Full Text Reviews:
Booklist - 09/01/2015 “Auntie used to call me Cartwheel. Then came the war.” The first spread shows a joyful little girl in her Sudanese village. In the next, she is huddled with her auntie and other commuters in a big-city train. Indeed, nothing is the same. Cartwheel doesn’t speak English, so she feels like she is “standing under a waterfall of strange sounds.” Both text and art arrestingly describe how the girl wants to wrap herself in a blanket made of her own words and memories of her old world. Then one day a girl waves to her, and soon they are playing together, but words are still a problem, so it is up to the new friend to find a way they can communicate: origami figures. Slowly Cartwheel begins to feel words are softening their hard edges, and she makes a new blanket from them. The illustrations, a combination of watercolor and oils, heighten the effect of the thought-provoking story. Just the right format for children to think about immigrants and friendship. - Copyright 2015 Booklist.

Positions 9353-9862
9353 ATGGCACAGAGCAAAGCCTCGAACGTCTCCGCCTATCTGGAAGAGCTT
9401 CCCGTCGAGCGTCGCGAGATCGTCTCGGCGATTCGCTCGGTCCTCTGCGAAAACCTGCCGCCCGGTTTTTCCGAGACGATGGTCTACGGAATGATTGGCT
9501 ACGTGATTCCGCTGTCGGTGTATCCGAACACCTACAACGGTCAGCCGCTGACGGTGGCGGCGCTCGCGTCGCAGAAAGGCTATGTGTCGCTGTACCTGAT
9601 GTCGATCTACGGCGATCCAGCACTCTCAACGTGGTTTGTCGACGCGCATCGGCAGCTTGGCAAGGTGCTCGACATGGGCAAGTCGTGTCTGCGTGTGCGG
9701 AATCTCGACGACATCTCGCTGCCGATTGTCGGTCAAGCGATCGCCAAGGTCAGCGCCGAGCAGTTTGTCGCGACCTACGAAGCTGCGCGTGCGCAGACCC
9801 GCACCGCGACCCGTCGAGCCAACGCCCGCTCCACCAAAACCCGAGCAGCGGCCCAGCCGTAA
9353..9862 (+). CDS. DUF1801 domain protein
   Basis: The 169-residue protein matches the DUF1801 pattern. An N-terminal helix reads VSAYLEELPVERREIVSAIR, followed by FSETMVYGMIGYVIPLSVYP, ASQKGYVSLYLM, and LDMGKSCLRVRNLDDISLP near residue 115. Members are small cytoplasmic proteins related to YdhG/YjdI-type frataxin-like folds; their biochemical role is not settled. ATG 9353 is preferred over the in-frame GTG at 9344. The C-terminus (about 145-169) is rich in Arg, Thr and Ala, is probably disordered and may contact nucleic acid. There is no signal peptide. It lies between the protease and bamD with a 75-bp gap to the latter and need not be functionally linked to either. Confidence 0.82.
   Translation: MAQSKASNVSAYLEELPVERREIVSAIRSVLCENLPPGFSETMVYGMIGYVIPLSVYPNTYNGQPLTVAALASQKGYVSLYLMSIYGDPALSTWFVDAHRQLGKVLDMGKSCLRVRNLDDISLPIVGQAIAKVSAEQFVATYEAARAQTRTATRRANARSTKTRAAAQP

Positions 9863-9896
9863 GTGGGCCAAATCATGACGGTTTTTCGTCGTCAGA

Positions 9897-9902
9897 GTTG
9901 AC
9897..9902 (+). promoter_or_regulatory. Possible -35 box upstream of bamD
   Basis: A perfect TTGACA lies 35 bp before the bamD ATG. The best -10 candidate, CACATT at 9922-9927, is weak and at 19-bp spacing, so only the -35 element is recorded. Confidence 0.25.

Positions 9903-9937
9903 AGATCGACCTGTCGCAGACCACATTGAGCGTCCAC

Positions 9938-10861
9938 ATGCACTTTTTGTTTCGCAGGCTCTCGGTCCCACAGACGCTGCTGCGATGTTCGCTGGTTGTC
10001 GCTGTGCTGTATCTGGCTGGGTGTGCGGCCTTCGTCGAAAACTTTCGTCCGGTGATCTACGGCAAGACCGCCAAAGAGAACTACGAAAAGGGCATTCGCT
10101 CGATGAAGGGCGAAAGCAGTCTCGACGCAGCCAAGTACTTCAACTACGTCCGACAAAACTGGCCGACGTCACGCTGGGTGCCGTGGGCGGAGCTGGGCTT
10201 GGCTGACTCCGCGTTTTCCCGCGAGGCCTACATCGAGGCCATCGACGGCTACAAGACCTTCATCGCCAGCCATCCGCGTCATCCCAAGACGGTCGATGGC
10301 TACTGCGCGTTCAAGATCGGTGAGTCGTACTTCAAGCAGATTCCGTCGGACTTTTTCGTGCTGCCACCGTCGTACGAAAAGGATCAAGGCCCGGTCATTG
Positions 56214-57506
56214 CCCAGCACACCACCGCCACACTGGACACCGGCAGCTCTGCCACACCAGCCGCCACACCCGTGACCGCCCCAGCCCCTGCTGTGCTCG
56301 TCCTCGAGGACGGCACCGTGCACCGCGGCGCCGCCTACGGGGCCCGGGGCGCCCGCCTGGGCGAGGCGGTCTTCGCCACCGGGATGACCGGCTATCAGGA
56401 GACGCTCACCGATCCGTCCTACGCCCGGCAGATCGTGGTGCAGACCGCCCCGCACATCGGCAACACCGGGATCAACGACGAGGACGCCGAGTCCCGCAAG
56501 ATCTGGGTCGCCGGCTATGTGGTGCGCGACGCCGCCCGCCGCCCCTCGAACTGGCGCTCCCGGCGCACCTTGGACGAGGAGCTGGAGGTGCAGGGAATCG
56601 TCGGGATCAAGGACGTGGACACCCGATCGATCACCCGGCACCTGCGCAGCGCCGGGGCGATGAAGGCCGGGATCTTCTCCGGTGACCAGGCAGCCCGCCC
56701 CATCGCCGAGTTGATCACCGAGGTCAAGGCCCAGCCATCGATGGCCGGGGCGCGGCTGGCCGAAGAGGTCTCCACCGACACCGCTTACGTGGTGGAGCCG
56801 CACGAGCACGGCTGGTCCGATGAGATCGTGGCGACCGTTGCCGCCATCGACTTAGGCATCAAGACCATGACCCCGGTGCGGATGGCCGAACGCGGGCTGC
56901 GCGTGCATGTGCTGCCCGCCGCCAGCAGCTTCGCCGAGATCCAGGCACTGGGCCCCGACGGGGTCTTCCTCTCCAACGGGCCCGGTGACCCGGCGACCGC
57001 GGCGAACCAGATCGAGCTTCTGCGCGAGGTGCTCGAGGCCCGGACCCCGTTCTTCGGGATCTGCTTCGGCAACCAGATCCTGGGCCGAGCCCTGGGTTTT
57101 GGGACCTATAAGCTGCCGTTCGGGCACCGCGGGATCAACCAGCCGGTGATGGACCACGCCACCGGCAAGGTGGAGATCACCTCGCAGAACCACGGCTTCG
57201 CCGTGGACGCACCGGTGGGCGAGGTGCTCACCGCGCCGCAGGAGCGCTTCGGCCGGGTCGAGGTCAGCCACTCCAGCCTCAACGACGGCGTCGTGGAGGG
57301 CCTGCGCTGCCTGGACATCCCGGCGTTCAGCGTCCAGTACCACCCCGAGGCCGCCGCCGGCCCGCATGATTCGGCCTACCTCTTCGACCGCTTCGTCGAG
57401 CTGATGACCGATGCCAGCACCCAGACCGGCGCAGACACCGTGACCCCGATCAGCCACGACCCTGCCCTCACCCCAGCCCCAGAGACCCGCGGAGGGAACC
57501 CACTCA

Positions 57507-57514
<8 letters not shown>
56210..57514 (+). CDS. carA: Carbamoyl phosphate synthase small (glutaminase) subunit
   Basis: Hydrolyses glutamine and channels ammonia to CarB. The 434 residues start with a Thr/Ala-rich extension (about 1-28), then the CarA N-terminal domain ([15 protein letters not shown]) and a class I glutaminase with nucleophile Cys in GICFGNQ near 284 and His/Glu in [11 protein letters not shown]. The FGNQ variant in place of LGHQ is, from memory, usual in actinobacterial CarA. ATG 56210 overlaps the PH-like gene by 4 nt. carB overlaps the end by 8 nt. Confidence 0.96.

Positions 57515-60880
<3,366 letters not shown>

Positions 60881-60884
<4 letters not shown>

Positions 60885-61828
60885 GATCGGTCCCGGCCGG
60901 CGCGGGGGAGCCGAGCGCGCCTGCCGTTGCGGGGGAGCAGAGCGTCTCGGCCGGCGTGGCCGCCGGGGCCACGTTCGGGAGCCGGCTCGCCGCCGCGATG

School Library Journal - 01/01/2016 K-Gr 2—Following a war, Cartwheel and her aunt emigrate from their rural village to a westernized city. Under a barrage of foreign sights and sounds, Cartwheel finds comfort by wrapping herself in a "blanket" of familiar words and memories: "When I went out, it was like standing under a waterfall of strange sounds…. It made me feel alone." One day at the park, a blonde girl waves to her. Feeling scared, Cartwheel doesn't respond. Eventually they connect, and the girl starts teaching Cartwheel words, but Cartwheel is very self-conscious: "Sometimes I felt silly and I wanted to cry." At home, she practices the words until they become soft and familiar, and she starts to create a new "blanket" that represents her new life. Eventually she finds balance between the two. The blanket metaphor is powerful, and the way that sounds are depicted through shape and line works well. Cartwheel and her home are shown in bright warm colors, while the new country is portrayed through cool colors. Although Cartwheel and her aunt are the only nonwhite characters, their foreignness is represented through the color palette rather than dress or customs; care is taken to show that the new city is full of people dressed strangely and doing strange things. Unfortunately, the friendship is one-sided; rather than sharing culture and language between them, the girl does all the teaching and guiding, and Cartwheel isn't shown as having anything to offer. VERDICT This visually powerful book may resonate with recent immigrants. A solid addition for libraries.—Anna Haase Krueger, Ramsey County Library, MN - Copyright 2016 Publishers Weekly, Library Journal and/or School Library Journal used with permission.